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Going on Safari in Botswana? We Answer Your FAQs.
Mar14

Going on Safari in Botswana? We Answer Your FAQs.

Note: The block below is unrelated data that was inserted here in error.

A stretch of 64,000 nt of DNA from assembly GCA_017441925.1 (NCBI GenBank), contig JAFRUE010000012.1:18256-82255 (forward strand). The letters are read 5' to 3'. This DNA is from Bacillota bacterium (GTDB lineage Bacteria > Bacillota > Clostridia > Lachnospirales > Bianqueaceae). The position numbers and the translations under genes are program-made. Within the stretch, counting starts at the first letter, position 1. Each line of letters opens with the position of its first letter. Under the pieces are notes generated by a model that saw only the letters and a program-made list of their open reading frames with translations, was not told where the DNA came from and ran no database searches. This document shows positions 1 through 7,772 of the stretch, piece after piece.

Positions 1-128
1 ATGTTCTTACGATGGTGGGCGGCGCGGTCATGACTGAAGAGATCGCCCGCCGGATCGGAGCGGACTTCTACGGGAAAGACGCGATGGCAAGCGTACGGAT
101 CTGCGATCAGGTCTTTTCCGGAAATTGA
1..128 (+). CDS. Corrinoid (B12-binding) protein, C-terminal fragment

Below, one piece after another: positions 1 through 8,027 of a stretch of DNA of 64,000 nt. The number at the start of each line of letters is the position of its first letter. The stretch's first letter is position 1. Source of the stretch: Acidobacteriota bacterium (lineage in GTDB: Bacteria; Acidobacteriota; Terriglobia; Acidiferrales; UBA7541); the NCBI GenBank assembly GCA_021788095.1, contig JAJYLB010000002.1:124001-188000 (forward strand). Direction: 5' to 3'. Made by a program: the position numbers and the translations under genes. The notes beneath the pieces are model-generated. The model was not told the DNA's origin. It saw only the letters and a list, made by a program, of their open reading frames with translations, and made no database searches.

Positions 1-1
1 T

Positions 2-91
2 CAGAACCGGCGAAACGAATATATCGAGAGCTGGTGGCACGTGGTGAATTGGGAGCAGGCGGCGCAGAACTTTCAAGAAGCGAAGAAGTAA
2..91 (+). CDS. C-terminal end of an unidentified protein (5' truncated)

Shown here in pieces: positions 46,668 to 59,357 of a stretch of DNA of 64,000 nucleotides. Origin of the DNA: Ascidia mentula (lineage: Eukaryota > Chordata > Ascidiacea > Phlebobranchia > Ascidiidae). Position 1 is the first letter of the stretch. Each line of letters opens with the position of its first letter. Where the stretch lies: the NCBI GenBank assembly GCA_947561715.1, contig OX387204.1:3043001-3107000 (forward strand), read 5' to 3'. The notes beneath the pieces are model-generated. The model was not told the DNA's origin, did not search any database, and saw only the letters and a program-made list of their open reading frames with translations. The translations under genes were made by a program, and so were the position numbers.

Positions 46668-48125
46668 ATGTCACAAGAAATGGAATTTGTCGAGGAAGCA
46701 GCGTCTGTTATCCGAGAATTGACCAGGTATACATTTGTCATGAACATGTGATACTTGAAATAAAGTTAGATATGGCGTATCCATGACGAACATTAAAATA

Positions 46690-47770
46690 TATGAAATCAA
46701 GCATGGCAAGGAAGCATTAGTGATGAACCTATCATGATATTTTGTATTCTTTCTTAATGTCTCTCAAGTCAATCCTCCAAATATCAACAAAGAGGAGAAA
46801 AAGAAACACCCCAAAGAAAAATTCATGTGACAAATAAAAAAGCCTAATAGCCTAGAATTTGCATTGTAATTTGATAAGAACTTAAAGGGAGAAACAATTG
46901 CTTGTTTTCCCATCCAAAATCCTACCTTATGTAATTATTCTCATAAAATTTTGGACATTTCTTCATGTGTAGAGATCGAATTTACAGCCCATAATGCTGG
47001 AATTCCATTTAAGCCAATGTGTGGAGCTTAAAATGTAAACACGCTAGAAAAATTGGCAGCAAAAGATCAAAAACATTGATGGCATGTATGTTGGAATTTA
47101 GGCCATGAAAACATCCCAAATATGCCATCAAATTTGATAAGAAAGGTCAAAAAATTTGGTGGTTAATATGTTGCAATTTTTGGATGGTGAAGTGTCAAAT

Famed for its abundant big game, scores of predators and rare species of bird, Botswana most certainly offers its visitors the opportunity to observe a spectacle of wildlife in a pristine location. The country is home to a diverse eco-system and unique biome, brimming with water wonderlands such as the Chobe River and Okavango Delta and authentic desert location such as the semi-arid Kalahari desert. Botswana is hemmed in by 4 countries, which means it enjoys contrasting scenes and a range of remarkable habitats. Lest we not forget the forests, salt pans and national parks dotted across the flat country! Sparse, lush, mysterious and exciting – Botswana is a world in one! Armed with the knowledge that this is an exceptional destination, you’ve now set your sights on going on safari in Botswana. And we’re pretty sure you have plenty of questions. We’ve extracted the most commonly asked FAQs, and answered them as best we can. When can you visit Okavango Delta? The Okavango Delta is a permanent body of water and is a year-round safari destination. During the drier months (May-Sep) the tributaries have less water and the vegetation is thinner. This does make it easier to spot game on the banks of the Delta, and it’s also the time of year when the temperatures are more moderate. June – August provide the best opportunities for boating and canoe safaris  – this is when the water level is higher. Do I need shots to go to Botswana? The most common vaccinations that travellers get prior to travelling to Botswana is Typhoid and Hepatitis A.  Typhoid injections are recommended, but not a necessity. Just make sure you’re up to date with all of your standard shots. You could also invest in getting a tetanus booster prior to travelling. Malaria is prevalent in most safari regions in Africa, so we recommend you take precautions. Chat to your local GP about the various preventative measures on offer. Do I need a yellow fever certificate for Botswana? Botswana does not require a yellow fever certificate. However – if you are travelling from a country that has a high risk of yellow fever (Uganda for example), then you will need to produce your certificate upon arrival. If you arrive from international destinations such as the UK and US, you most certainly won’t need a certificate. Do I need a visa for Botswana from the UK? It’s always best to consult with your embassy to confirm what entry visa you will need when travelling to another country. The current entry regulations state that British nationals do not need a visa to enter Botswana for stays of up to 90 days....